Border Leicester-cross improves market flexibility

Border Leicester-cross improves market flexibility

Sheep
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Border Leicester rams play an integral role in Greg Fisher's South East sheep enterprise, which is focused on producing quality first-cross ewe lambs for the annual blue ribbon sales in Naracoorte.

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Border Leicester rams play an integral role in Greg Fisher's South East sheep enterprise, which is focused on producing quality first-cross ewe lambs for the annual blue ribbon sales in Naracoorte.

Mr Fisher, his partner Jackie Fogarty and employees Scott and Kat Williams look after more than 5000 hectares of owned and leased country across the Woolumbool, Marcollat and Lochaber districts, running 3000 Merino ewes joined to Border Leicester sires, alongside 800 self-replacing Merino ewes and 500 first-cross ewes mated to White Suffolks. They also run a herd of 800 pure Angus breeders.

Mr Fisher decided to make a change from wool production to first-cross lambs in the late 1990s and continues to be pleased with the Border Leicester breed's productivity, fertility and performance.

"My father always ran Merinos, but I have found breeding a Merino lamb in this country is hard work at times," he said.

"Producing first-cross ewe and wether lambs has been far more profitable and suits the country we are in. The ewes lamb in May and we can sell them in November.

"A quick turnaround works well - if the season gets tight we have the flexibility to turn them off earlier and still have a very saleable product."

Mr Fisher has been sourcing Border Leicester rams from the James family's Coolawang stud, Mundulla, for many years, selecting high-performing sires that will complement his big-framed Moorundie-blood Poll Merino ewes.

With assistance from Elders agent Laryn Gogel, ram selection is focused on structure, growth and wool quality.

"Structure and thick bone is very important - we are in pretty sandy country here with big paddocks, so they need to be able to walk and get around," Mr Fisher said.

"I also look for a wool type that is not too coarse, strong or ropy as I'm aware of what these ewes need to produce for my clients, as well as the presentation of the wether and ewe lambs."

Mr Fisher will also use Australian Sheep Breeding Values to guide his final decision, with an emphasis on growth, including weaning weight and post-weaning weight, and carcase traits such as eye muscle depth and fat depth.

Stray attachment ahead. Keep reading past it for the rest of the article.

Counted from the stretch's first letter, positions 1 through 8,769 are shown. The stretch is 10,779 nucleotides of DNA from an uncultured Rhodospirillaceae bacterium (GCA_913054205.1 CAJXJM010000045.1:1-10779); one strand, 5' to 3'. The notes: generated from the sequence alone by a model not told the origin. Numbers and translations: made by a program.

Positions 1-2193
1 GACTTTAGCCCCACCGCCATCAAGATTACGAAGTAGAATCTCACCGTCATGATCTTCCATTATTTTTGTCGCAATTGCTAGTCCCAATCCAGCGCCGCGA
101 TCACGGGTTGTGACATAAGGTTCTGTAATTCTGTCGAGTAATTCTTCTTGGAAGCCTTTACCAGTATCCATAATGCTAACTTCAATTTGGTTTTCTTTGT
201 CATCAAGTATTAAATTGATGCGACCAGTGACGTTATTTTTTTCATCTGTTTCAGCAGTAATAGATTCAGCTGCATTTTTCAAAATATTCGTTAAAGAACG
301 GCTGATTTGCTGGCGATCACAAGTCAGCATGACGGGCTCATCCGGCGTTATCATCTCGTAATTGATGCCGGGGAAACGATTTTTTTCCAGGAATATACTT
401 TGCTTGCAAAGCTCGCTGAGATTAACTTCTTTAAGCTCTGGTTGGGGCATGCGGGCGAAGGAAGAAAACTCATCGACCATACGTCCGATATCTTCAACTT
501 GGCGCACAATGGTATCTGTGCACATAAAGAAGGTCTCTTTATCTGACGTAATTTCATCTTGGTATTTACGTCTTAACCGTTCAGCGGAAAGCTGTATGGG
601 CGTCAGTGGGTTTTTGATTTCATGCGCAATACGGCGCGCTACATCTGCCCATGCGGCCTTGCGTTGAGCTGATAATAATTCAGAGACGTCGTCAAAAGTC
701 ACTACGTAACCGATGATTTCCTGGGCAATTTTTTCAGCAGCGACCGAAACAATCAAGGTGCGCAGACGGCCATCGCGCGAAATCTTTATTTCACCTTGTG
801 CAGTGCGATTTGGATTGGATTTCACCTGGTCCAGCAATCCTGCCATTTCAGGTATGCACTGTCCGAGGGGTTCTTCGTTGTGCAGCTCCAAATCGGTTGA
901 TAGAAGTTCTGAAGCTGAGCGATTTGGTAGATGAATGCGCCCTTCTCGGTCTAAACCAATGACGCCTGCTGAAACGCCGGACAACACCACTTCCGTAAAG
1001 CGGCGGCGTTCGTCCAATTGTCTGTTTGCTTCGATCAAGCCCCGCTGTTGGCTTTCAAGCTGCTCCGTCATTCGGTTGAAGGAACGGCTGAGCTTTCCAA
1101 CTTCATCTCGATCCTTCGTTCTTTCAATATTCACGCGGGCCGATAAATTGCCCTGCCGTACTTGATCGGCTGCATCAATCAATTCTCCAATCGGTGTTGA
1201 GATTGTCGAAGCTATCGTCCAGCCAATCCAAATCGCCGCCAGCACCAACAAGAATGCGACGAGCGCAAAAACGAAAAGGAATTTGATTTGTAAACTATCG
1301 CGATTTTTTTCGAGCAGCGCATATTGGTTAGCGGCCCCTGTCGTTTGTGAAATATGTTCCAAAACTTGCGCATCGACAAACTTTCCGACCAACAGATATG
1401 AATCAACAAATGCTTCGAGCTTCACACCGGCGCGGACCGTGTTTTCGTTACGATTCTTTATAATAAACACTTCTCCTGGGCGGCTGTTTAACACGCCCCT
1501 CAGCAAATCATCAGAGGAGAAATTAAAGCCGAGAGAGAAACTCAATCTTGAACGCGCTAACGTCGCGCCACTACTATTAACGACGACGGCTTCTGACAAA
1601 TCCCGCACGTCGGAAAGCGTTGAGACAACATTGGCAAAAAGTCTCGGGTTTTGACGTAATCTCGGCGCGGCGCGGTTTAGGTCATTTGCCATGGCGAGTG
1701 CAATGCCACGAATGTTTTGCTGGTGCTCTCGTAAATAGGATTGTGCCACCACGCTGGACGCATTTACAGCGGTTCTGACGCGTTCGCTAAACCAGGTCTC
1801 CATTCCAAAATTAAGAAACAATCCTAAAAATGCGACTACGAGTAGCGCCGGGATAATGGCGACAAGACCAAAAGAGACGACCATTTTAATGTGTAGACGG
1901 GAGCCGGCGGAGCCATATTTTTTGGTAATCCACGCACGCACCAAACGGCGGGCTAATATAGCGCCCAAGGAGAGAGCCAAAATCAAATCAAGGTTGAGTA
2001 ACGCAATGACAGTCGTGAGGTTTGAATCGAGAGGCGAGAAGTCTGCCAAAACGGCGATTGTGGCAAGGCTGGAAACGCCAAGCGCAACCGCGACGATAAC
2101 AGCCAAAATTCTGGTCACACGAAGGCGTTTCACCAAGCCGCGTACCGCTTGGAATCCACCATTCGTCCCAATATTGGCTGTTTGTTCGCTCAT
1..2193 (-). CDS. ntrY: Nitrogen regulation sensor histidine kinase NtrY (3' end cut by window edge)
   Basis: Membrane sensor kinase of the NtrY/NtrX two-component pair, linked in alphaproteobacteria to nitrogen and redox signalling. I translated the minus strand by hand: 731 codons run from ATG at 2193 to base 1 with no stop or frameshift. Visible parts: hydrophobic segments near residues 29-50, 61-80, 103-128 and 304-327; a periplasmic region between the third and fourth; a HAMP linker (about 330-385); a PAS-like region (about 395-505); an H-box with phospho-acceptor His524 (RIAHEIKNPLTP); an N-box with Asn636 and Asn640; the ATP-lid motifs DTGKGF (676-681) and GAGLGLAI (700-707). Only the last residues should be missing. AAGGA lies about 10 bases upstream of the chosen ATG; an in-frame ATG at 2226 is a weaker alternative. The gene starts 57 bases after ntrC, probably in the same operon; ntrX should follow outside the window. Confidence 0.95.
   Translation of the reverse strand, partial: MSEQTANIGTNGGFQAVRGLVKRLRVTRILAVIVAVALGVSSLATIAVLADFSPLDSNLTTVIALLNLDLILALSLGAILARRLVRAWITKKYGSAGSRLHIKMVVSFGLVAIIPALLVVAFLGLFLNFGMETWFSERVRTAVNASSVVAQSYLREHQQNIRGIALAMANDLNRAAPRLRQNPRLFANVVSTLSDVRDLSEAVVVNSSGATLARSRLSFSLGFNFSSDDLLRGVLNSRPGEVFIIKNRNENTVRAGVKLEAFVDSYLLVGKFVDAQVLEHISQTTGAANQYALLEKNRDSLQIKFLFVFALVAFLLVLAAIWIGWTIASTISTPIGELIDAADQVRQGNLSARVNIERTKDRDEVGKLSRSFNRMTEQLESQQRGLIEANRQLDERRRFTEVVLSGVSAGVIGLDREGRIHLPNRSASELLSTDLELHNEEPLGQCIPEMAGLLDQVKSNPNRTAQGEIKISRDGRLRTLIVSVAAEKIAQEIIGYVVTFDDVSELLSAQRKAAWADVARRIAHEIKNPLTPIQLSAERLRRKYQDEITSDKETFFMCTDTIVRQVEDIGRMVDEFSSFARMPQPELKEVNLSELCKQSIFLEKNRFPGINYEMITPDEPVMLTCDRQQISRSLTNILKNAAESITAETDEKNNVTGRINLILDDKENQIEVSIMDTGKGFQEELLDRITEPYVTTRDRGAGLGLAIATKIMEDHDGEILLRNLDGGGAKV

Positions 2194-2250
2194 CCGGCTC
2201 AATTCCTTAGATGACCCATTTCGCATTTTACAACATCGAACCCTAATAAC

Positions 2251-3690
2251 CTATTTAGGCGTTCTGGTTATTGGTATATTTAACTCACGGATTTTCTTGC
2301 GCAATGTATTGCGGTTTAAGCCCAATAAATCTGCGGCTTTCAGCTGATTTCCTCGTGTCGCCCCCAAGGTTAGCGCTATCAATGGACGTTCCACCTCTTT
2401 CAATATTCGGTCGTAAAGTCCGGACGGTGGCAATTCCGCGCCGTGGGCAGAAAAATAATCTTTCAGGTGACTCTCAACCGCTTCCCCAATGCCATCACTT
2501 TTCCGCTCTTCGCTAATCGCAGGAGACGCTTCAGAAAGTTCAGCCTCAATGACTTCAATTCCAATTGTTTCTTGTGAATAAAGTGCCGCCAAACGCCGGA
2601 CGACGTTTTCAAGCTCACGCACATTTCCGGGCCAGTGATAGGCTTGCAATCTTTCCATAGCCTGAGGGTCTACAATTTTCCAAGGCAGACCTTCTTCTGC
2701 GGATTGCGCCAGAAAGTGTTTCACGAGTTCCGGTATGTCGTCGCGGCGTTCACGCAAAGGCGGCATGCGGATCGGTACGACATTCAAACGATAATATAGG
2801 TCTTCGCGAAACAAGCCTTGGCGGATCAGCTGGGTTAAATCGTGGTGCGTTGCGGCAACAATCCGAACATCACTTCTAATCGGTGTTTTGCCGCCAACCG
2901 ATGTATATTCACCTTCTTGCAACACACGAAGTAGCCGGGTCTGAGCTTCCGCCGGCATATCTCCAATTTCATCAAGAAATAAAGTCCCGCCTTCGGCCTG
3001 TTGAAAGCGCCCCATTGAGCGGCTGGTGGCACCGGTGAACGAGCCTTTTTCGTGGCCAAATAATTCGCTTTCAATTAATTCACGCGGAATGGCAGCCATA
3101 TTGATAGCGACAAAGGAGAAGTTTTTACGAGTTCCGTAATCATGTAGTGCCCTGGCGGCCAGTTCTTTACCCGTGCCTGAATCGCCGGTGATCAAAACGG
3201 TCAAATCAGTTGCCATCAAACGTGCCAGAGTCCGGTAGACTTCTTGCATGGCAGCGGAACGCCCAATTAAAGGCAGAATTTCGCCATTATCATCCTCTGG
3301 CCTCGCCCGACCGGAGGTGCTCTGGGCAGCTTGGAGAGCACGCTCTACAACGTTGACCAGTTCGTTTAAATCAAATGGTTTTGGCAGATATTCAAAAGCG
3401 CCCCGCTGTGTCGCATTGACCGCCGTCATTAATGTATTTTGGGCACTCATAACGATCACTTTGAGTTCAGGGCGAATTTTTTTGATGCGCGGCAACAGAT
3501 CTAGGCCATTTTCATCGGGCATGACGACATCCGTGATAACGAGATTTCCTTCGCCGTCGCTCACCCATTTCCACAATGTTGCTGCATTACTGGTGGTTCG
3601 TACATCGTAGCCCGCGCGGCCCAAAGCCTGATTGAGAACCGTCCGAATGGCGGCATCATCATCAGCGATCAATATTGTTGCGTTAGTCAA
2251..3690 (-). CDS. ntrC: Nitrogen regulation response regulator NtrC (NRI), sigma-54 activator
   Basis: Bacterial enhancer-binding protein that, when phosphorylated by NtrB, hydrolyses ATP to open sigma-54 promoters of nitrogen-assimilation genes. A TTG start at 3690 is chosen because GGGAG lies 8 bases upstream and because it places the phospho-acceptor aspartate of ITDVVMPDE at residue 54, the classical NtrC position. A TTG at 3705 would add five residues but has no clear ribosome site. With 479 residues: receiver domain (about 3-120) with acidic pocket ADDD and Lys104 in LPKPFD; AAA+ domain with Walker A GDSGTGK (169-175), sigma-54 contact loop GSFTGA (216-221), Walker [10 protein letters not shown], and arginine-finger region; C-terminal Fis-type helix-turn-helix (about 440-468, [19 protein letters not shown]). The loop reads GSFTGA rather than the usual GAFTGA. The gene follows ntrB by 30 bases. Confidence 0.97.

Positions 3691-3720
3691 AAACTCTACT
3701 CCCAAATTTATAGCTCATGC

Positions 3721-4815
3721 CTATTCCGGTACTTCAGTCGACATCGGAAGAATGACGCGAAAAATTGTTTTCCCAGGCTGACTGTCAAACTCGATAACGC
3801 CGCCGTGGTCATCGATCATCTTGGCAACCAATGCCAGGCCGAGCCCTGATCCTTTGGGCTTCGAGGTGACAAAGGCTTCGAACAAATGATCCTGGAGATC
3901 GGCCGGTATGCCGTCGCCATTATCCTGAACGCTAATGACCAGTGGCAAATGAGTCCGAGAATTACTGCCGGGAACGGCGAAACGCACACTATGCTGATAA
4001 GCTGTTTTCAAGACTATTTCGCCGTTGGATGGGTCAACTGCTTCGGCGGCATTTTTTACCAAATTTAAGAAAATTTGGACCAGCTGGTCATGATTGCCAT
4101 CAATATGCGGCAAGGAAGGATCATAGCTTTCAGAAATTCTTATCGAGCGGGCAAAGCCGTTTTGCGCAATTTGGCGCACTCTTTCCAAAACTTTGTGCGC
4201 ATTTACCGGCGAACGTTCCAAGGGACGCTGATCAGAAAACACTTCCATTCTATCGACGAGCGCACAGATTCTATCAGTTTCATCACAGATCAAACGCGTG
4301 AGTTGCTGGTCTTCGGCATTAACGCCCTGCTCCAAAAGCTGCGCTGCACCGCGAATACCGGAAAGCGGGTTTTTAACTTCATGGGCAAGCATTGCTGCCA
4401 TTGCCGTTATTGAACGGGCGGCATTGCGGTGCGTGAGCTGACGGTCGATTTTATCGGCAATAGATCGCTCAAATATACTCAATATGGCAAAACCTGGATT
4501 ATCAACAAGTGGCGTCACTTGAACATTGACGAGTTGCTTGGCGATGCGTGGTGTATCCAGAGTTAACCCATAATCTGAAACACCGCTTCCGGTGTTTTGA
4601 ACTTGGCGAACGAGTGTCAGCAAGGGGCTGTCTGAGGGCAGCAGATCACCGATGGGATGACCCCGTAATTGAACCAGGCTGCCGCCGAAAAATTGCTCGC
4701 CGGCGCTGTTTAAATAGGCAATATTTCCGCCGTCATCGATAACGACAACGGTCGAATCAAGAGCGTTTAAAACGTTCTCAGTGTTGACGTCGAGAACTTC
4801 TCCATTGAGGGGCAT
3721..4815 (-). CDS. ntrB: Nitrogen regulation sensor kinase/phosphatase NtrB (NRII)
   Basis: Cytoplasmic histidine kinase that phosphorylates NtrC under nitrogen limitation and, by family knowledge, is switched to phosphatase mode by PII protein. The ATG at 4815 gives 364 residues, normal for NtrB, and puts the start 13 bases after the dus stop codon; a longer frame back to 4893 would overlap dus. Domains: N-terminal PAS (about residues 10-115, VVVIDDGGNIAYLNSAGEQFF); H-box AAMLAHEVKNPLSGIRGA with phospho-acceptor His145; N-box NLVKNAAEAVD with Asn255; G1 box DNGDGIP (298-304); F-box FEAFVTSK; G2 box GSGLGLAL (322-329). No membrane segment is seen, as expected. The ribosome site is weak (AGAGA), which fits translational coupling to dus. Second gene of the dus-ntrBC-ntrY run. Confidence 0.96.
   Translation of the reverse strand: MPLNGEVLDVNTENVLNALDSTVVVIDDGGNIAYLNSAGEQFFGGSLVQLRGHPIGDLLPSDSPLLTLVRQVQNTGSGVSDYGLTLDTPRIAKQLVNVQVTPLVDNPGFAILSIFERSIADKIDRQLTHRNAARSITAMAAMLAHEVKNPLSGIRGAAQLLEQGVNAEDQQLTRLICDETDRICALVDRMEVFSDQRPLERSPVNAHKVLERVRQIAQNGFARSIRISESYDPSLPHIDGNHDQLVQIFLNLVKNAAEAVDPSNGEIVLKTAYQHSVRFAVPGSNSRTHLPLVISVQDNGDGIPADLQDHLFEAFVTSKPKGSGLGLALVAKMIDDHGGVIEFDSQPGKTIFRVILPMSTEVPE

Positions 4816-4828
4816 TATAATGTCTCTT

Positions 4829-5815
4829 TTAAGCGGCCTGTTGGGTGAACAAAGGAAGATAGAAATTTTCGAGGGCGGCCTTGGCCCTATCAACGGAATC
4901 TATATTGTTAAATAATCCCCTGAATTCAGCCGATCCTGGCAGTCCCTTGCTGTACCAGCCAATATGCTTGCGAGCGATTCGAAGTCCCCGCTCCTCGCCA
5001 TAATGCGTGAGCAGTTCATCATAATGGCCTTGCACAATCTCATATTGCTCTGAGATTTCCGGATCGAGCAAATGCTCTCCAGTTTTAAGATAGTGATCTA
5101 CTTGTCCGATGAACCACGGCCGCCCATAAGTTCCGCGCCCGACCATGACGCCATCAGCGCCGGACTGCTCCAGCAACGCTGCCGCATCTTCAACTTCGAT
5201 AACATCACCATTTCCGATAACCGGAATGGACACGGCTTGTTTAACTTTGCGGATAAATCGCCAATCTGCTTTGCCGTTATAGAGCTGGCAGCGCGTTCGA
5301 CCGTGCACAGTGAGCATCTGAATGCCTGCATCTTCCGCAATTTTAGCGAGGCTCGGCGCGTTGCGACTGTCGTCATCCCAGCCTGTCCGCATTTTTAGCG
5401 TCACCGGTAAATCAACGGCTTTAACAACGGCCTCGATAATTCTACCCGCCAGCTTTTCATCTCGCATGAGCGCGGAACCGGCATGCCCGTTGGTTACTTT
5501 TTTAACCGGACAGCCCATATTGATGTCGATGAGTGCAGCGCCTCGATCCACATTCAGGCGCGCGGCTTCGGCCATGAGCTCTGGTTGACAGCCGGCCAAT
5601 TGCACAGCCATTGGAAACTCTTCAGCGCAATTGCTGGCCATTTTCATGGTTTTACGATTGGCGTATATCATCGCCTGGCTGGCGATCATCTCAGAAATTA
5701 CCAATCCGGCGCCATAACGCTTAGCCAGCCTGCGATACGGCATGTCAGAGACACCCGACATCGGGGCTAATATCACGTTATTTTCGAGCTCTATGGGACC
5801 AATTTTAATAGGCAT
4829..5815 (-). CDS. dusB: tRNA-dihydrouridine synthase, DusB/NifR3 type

It is a nervous time before the sale, you watch them every day for the last month to make sure everything is right and they look as perfect as they can. - GREG FISHER

The Merino ewes are joined on December 10 for six weeks to start lambing from mid-April onwards.

All the ewes are scanned to identify multiples, with ewes separated into single and twin-bearing mobs so the ewes carrying twins can be managed accordingly. Where possible, they lamb in better quality pasture paddocks and small mob sizes of less than 250 head are maintained.

Lambing percentages average about 125 per cent, with 170pc lambing recorded in the twin-bearing ewes.

Mr Fisher also introduced six-monthly shearing of the Merino ewes about five years ago, which he believes has had a significant benefit on ewe health in the lead-up to lambing and lamb survivability. The ewes are shorn before lambing at the end of April and again in mid-October.

"Originally we did it for ease of management but it has definitely helped to boost our lambing percentages. The mothering up instinct of the ewes is a lot stronger," he said.

Depending on the season, the first-cross lambs are weaned in mid-August and grown out on quality pastures comprising a mix of lucerne, phalaris and chicory.

The first-cross ewe lambs destined for Naracoorte are shorn on October 5 to ensure the perfect wool length for the annual sales in November. Mr Fisher aims to sell about 1300 first-cross lambs each year. This year, he will also have about 350, 1.5-year-old first-cross ewes to sell.

"It is a nervous time before the sale, you watch them every day for the last month to make sure everything is right and they look as perfect as they can," he said.

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"We set them in a paddock where they will stay for the last three to four weeks before the sale so they are settled.

"It is a very profitable market for us, probably the best price we've received is $276 a head. We haven't got the country to compete with the top priced producers and don't want to push them with grain."

Any first-cross ewe lambs not selected for the sale are grown out and joined in the following November to Seriston White Suffolk rams to produce a quality second-cross prime lamb.

"They might have been smaller, later lambs or triplets to begin with, but those first-cross ewes have grown into exceptional ewes, their fertility and mothering ability is excellent," Mr Fisher said.

"We've been achieving lambing percentages of 145-150pc across the flock with the twinners averaging up to 180pc.

"The second-cross lambs are born in mid-April and we can turn them off in mid-August as early sucker lambs at a dressed weight of 22 kilograms to 23kg, it works very well."

Depending on the market and prices, the lambs are sold on-hook and have been going to Australian Lamb Company in Colac, Vic.

Generally, the first-cross wether lamb portion is shorn in early September and sold in December and January at dressed weights of more than 25kg, either through the saleyards in Naracoorte or on-hook.

In recent years, they have also offered the draft early on AuctionsPlus with strong demand from repeat buyers.

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